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  1. #1
    Join Date
    Apr 2011
    Location
    Australia, NSW
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    112

    Default Instead of a cone method removal, would a hose running into a hive work as a trap?

    SOrry wrong forum, moved, how do I delete?
    Last edited by 100 td; 06-21-2011 at 12:33 AM.

  2. #2
    Join Date
    Nov 2009
    Location
    Cross County, Arkansas, USA
    Posts
    41

    Default Re: Instead of a cone method removal, would a hose running into a hive work as a trap

    I made one of these: http://kelleybees.com/CMS/CMSPage.as...=21776|Product
    Even with this I had to put a wire cone in the tunnel, if not the bees were entering the hive and going through the tunnel back into the wall. I think the use of anything solid
    doesn't work well because the bees can see the hole, with the wire it is hard for them to see the hole

  3. #3
    Join Date
    Apr 2011
    Location
    Australia, NSW
    Posts
    112

    Default Re: Instead of a cone method removal, would a hose running into a hive work as a trap

    So what is that, a nuc box with an entrance?

  4. #4
    Join Date
    Nov 2009
    Location
    Cross County, Arkansas, USA
    Posts
    41

    Default Re: Instead of a cone method removal, would a hose running into a hive work as a trap

    The one I made was a 5 frame nuc. I made a small long box out of plywood then, cut a square hole in another peice of plywood then glued and nailed them together. Then cut a hole in the nuc so that the tunnel is a tight fit. Use silicone to glue plywood over hole in wall or tree, slide nuc in place. Let bees come and go for a couple of days then put a wire cone in the tunnel. When there iis enough bees in the box I give them a frame of brood. The last trap out I did using this I had to put the second nuc on top of the first one.

  5. #5
    Join Date
    Apr 2011
    Location
    Australia, NSW
    Posts
    112

    Default Re: Instead of a cone method removal, would a hose running into a hive work as a trap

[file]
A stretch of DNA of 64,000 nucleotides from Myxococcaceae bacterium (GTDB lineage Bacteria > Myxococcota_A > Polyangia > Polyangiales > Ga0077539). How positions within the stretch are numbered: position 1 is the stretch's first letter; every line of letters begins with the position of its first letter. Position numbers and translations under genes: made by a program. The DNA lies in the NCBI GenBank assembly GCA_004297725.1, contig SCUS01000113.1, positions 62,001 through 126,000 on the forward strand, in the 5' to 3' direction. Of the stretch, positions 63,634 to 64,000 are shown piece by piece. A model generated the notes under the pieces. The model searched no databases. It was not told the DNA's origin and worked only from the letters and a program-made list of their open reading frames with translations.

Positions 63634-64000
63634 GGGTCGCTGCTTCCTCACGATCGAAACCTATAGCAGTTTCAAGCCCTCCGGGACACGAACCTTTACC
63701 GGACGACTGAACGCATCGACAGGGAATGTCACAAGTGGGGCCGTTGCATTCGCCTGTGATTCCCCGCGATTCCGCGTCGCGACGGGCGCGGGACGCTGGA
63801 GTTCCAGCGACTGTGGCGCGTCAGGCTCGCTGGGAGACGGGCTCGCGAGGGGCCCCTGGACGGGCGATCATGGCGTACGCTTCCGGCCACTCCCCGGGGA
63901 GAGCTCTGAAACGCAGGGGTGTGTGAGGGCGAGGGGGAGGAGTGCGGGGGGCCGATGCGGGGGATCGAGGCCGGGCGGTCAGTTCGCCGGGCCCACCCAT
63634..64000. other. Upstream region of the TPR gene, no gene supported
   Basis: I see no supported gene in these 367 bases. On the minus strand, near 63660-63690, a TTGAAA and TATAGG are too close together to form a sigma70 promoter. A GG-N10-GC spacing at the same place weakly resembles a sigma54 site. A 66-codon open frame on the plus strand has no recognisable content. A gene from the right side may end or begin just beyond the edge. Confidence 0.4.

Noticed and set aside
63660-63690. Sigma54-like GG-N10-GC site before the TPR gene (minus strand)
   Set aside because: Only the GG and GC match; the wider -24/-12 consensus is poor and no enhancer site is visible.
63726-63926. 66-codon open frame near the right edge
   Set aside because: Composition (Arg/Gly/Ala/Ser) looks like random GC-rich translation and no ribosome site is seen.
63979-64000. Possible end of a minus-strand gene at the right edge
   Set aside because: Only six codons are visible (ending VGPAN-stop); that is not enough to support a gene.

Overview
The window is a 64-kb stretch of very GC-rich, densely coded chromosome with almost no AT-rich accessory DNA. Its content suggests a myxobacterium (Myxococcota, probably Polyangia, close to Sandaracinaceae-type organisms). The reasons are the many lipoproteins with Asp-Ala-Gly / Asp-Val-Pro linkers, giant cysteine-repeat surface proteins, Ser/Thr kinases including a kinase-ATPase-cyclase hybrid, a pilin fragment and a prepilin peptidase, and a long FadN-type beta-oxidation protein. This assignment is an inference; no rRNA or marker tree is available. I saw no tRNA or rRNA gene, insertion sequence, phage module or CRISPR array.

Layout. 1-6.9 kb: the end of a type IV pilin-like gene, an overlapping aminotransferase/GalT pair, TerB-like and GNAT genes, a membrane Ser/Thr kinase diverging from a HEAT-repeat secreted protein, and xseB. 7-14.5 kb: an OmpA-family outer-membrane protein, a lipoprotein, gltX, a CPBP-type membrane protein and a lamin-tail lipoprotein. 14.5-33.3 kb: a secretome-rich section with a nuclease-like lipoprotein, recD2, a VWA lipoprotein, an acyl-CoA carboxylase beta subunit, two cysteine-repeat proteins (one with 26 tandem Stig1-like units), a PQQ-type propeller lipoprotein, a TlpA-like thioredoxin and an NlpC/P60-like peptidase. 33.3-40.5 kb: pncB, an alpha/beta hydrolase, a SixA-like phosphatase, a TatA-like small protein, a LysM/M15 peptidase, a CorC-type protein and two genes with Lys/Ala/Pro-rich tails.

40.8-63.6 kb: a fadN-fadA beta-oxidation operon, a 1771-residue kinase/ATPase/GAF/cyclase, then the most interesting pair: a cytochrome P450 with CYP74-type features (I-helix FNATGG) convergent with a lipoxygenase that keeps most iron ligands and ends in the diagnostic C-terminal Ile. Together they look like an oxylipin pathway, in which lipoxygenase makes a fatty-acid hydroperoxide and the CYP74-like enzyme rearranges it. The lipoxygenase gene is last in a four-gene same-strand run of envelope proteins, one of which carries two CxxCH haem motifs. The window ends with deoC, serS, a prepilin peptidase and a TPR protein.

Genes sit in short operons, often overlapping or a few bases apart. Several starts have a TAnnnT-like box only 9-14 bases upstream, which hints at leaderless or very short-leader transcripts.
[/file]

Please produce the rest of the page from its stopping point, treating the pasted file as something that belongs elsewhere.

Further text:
In my original post(now deleted?) I asked some more questions.
    If using a hose into a hive (a dark one), would the bees eventually start building in the hive after having to travel thru it continously?(without brood or comb from other hives)
    Would the queen eventually move out the pipe and lay in the hive?

  6. #6
    Join Date
    Nov 2009
    Location
    Cross County, Arkansas, USA
    Posts
    41

    Default Re: Instead of a cone method removal, would a hose running into a hive work as a trap

    From the trapouts that I have done if the bees can get back into their hive they do not build any thing in the trap out hive. If the queen has plenty of room to lay in her hive she has no reason to come out through the hose. I think the main reason trap outs work is because you let the works and drones out and when they can not get back in there is not resources coming into the hive and they send mpore workers out. The hive acts like there is a darth .

  7. #7
    Join Date
    Apr 2010
    Location
    Tulsa OK. USA
    Posts
    846

    Default Re: Instead of a cone method removal, would a hose running into a hive work as a trap

    basser59 is right, when the field bees fail to return and no polen or necture coming in the queen stops laying. Each day more bees go out to forage or orintation flights and fail to return, the queen and house bees begin to consume the stores in the hive and the brood hatches out and over time the hive population dwindles until the queen and remaining bees leave to find a new home. 90% of the time they fly right on past the hive box as it has a queen it raised from the frame of eggs/brood the you installed at the start or a queen that you installed.